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    A Celebration of Saints and Native Americans

    November 3, 2021

    On Nov. 1, the University president, Joseph Marina, S.J., sent a message to the University community celebrating both the Solemnity of All Saints and National Native American Heritage Month. Below is his note.

    Today, the Church celebrates the Solemnity of All Saints. This is a sacred day in which we not only remember the great men and women of the Catholic faith who continue to provide us with good and holy example but also a special time to invoke their aid for the graces we desire. Many of us tend to gravitate toward St. Ignatius and other Jesuit role models in our prayers and our actions. Nothing wrong with that! But the Communion of Saints is far more expansive. It is comprised of those in Heaven along with those who live on Earth, all held together by the love of God and the ardent desire to share that love. The Catechism of the Catholic Church puts it this way: “It is not merely by the title of example that we cherish the memory of those in heaven; we seek, rather, that by this devotion to the exercise of charity, the union of the whole Church in the Spirit may be strengthened (#957).

    Also, November is National Native American Heritage Month. It is a time to celebrate cultures, traditions, histories, and to acknowledge the important contributions of the original inhabitants of our continent.  This month is also a time to educate and raise awareness about the unique challenges and sufferings Native people and communities have faced historically and in the present. 

    The University of Scranton has officially adopted a Land Acknowledgment Statement to recognize and honor the traditional and ancestral homelands of the Lenape, the Munsee, the Shawnee and the Susquehannocks in Northeastern Pennsylvania. The Statement reads:

     The University of Scranton acknowledges the original inhabitants and nations of this land: the Lenape, the Munsee, the Shawnee and the Susquehannocks.  May we be ever mindful of their legacy and contributions and commit ourselves to stewarding this land with care and compassion as we navigate our communities towards faith and justice.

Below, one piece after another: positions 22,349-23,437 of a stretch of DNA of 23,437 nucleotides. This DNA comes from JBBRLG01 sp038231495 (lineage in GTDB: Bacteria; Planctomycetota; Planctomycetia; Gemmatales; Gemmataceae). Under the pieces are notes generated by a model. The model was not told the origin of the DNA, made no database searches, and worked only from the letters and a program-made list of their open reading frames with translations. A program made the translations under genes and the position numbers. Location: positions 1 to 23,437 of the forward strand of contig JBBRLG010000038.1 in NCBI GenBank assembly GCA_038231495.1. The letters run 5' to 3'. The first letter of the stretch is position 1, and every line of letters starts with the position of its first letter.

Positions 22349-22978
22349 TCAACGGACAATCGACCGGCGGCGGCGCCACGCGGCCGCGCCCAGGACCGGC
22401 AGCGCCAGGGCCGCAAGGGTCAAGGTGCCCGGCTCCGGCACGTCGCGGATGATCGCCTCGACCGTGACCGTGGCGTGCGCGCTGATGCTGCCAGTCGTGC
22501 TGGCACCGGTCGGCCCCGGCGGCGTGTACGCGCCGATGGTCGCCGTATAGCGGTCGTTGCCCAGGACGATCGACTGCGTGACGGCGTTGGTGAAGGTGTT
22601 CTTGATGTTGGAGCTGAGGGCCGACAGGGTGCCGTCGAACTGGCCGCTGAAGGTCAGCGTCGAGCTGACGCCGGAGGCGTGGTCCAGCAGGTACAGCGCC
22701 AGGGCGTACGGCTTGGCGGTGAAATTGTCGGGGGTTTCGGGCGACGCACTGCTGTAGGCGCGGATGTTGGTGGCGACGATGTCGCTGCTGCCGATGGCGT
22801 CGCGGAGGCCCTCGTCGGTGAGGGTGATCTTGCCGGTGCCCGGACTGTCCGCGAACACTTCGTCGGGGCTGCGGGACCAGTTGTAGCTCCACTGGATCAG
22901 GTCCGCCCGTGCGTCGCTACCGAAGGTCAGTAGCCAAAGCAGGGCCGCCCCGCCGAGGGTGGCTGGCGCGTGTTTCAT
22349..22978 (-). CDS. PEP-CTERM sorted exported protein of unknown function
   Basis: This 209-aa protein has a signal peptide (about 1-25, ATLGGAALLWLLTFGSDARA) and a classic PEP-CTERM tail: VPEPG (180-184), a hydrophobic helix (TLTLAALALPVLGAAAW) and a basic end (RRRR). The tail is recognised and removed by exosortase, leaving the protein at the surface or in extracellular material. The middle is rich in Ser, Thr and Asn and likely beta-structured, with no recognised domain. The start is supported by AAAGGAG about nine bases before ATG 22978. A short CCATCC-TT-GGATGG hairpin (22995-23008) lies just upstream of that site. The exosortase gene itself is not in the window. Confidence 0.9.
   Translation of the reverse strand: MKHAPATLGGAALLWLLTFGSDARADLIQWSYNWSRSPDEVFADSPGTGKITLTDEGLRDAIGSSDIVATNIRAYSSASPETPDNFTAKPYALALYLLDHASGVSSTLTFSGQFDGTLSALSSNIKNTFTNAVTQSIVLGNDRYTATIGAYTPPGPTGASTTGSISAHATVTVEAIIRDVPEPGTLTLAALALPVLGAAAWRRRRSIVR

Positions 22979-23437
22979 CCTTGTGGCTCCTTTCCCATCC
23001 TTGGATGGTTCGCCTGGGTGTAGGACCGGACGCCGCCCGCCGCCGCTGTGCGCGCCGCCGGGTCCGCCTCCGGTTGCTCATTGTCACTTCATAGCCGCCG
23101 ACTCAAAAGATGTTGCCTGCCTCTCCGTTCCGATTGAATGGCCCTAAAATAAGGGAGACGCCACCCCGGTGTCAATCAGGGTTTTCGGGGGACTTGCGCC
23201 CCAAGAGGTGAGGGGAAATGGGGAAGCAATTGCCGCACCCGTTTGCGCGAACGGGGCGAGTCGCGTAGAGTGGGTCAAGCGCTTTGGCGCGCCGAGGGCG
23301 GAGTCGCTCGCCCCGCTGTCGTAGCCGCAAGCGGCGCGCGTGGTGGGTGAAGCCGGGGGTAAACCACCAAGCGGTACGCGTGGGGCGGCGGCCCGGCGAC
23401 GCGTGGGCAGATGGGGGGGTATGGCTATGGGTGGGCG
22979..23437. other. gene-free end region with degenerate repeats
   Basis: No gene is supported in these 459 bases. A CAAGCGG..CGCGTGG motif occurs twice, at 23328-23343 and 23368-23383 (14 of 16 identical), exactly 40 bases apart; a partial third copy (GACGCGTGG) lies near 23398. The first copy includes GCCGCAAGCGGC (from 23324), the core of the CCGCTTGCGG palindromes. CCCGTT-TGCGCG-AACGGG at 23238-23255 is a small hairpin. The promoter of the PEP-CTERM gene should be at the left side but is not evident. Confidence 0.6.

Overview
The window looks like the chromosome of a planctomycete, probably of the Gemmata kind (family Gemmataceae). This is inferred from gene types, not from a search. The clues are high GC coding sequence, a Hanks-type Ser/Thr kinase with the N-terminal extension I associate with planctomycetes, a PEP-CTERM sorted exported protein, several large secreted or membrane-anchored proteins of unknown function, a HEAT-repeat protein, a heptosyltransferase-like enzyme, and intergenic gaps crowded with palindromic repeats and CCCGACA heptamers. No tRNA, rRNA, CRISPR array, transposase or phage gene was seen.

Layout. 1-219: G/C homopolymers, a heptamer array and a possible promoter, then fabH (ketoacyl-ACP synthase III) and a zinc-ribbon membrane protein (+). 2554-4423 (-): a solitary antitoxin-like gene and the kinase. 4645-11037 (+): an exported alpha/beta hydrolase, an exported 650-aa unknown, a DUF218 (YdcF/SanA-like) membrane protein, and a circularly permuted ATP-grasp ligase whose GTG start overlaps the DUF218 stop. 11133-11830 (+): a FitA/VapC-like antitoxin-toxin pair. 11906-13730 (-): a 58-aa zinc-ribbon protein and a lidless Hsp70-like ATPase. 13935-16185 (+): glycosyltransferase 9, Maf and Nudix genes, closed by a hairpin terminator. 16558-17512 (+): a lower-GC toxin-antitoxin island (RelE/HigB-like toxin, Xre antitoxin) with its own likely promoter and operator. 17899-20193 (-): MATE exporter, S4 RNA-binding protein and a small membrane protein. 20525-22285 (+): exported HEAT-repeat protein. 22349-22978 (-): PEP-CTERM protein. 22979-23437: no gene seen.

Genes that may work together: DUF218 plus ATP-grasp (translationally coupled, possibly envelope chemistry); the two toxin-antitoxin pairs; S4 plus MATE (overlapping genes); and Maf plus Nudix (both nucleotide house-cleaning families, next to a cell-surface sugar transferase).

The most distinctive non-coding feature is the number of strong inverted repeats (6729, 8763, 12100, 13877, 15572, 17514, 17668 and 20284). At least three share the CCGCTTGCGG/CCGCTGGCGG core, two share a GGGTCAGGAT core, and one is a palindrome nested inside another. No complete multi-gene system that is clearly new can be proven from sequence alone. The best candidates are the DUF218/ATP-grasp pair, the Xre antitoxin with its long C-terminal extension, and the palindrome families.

While some departments, clubs and other groups at the University already include a land acknowledgment as part of their events, the University now has a standard institution-wide statement that can be read at the start of all University-sponsored events. I believe this statement is an important step forward to help build awareness and generate opportunities that will enrich all our lives.

    I wish to recognize Dr. Adam Pratt and his research students, Peter Burke and Katia Ramirez, for assisting with the development of this statement. And I encourage faculty, staff and students to please read the statement at the start of their events whenever possible. The Land Acknowledgement Statement will be posted on the University’s Diversity Equity and Inclusion website and on the Office of Equity and Diversity’s website

    And so we have more than one reason to celebrate as the month of November begins –first, an opportunity to pray in a special way with all the saints and, in so doing, grow stronger in God’s love. And second, to give thanks for the wonderful gift of our Native American sisters and brothers and to honor their legacy on the land on which our beloved University stands.

    In todays first reading, from the Book of Revelation, St. John writes I had a vision of a great multitude, which no one could count, from every nation, race, people, and tongue. They stood before the throne and before the Lamb, wearing white robes and holding palm branches in their hands.” In other words, theres room for everyone in the Communion of Saints. May it always be so. Saints of God come to our aid. Hasten to meet us, angels of the Lord.

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